It is impossible to write about Raleigh, North Carolina without mentioning the Crepe Myrtles.
Crepe Myrtles (Lagerstroemia indica) are flowering trees imported from Asia. They seem to average about 10 feet in height, come in pink, red, purple & white, and are literally everywhere in the Raleigh area.
The sheer number of crepe myrtles is shocking. Now you’re thinking that I’m being hyperbolic, but I’m not. If you live in the area, you’re probably numb to it: “the sky is blue, the grass is green, and everything along the sides is pink.” But for an outsider driving into North Carolina, the experience is sort of like the “star gate” scene in 2001, a Space Odyssey, but instead of stream of colored lights, it is a stream of flowering trees.
If that reference is to obscure, just imagine driving through a pink tunnel made of flowers.
Gardiner, NC, Suburb of Raleigh
I stayed at a Best Western in Garner, NC. The hotel was fine: pool, “lobby breakfast”, quiet, comfortable rooms, and plenty of parking. Garner, NC, the city, is essentially a highway encrusted with strip malls and big box stores, surrounded by a web of winding, hilly forrest roads. That is my perception of it. I visited the local Walmart to check out the locals. While the Walmart did not have the bins of fireworks that I was hoping for, they did have isles of snack cakes, beer (which let to this), and the hair brush & computer mouse I needed.
Raleigh Museum of Natural Sciences
The primary place I visited while in Raleigh was the North Carolina Museum of Natural Science. As museums of Natural Science/History go, I would put it somewhere between the American Museum of Natural History and the Mississippi Museum of Natural Science; all are good, but the North Carolina one falls in the middle.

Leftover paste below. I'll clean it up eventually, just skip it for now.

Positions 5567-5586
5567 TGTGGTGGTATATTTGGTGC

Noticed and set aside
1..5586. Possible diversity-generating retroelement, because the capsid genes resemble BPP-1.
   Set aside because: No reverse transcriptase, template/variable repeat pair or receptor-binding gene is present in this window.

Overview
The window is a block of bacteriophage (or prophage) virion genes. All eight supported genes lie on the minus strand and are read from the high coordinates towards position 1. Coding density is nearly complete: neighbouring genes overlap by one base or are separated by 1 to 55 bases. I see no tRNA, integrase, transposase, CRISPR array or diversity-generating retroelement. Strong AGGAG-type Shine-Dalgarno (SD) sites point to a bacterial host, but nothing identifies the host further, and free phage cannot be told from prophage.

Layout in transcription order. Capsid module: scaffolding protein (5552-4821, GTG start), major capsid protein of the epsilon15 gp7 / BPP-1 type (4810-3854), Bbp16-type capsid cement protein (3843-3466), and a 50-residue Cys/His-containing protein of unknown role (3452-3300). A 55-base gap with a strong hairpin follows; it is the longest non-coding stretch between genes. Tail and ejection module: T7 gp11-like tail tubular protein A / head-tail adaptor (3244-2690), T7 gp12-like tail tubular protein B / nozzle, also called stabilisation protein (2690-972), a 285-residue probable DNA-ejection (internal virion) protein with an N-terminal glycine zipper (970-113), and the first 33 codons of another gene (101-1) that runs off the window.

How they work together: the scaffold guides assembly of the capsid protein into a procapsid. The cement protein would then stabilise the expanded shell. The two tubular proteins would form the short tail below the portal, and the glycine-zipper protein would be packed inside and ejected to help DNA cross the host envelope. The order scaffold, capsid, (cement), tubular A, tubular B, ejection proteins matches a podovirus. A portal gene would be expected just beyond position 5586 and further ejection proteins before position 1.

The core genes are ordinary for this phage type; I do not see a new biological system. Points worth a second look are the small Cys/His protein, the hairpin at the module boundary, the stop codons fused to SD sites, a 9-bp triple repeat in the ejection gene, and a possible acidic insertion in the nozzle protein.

The first thing you notice when approaching the museum is the massive planet Earth/globe. It is massive enough to be mentioned in Roadside America:
Inside the Museum you’ll find four floors of Natural Science exhibits, most if not all, focused on North Carolina fauna, flora and geology. The massive whale skeletons, and arthropod zoo, were most impressive.
Other than that I also was impressed by:
- The hummingbird exhibit
- The live snake and amphibian exhibits
- The massive sea shore and forrest replica/reproductions
- Graphics that explained the different areas & layers of North Carolina geology
- The large assortment of taxidermied animals
- The gift shop was solid. I bought a squid replica, and admired an electric fan shaped like a fox.
Fox squirrels are massive — almost size of a house cat — I did not know that.
Rambling Around Town
When visiting a city, I like to walk around the town without a plan or compass, with the goal of stumbling upon some interesting sights and experiences. I like to visit the stores & restaurants locals frequent; sit on park benches and observe the local vibe like a local would; try to see the city through a local’s eyes.
During my three hour ramble around Raleigh, I discovered a giant acorn, a sand castle 200 miles away from the ocean, and world-famous Clyde Cooper’s BBQ. Clyde Cooper’s BBQ had pork skins, which I get for my sister’s chihuahua from time to time. The chihuahua is passionate about eating parts of other animals.
It is worth mentioning that I visited Raleigh right after all Confederate flags and memorabilia were removed from State/Government buildings, including museums. Had I visited weeks earlier, I may have had a different experience.